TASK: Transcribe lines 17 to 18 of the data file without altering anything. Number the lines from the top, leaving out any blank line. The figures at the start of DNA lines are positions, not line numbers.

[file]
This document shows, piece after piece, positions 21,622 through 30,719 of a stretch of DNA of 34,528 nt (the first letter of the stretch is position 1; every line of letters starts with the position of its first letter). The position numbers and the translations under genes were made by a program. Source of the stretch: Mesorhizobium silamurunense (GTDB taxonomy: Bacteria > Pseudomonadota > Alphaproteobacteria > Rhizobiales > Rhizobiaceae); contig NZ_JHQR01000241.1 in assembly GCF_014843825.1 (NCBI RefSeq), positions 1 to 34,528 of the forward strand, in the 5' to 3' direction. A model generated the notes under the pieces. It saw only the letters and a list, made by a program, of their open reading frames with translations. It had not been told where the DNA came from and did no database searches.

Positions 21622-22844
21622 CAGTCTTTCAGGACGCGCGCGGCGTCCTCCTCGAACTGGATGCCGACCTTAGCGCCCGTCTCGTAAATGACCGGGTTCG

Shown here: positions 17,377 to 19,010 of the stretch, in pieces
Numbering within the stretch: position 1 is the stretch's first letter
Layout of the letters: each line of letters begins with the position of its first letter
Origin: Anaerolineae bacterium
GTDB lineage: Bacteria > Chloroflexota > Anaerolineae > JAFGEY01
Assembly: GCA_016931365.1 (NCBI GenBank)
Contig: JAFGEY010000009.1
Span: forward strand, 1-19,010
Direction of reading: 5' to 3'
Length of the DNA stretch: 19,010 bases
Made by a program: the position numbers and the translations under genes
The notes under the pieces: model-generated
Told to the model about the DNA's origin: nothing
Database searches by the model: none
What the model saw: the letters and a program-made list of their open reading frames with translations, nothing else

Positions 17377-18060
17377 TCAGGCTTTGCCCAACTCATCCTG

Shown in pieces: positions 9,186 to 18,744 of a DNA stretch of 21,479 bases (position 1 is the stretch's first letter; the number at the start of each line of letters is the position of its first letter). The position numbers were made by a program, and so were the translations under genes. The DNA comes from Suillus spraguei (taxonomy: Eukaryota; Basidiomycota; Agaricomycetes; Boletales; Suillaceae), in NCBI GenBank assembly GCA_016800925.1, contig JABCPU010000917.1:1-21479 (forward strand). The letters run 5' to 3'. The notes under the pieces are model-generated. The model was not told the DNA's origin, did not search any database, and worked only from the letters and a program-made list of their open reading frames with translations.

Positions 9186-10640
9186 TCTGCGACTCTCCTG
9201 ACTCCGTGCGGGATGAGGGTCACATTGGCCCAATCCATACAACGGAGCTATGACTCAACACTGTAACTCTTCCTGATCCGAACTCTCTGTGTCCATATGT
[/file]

Database searches by the model: none
What the model saw: the letters and a program-made list of their open reading frames with translations, nothing else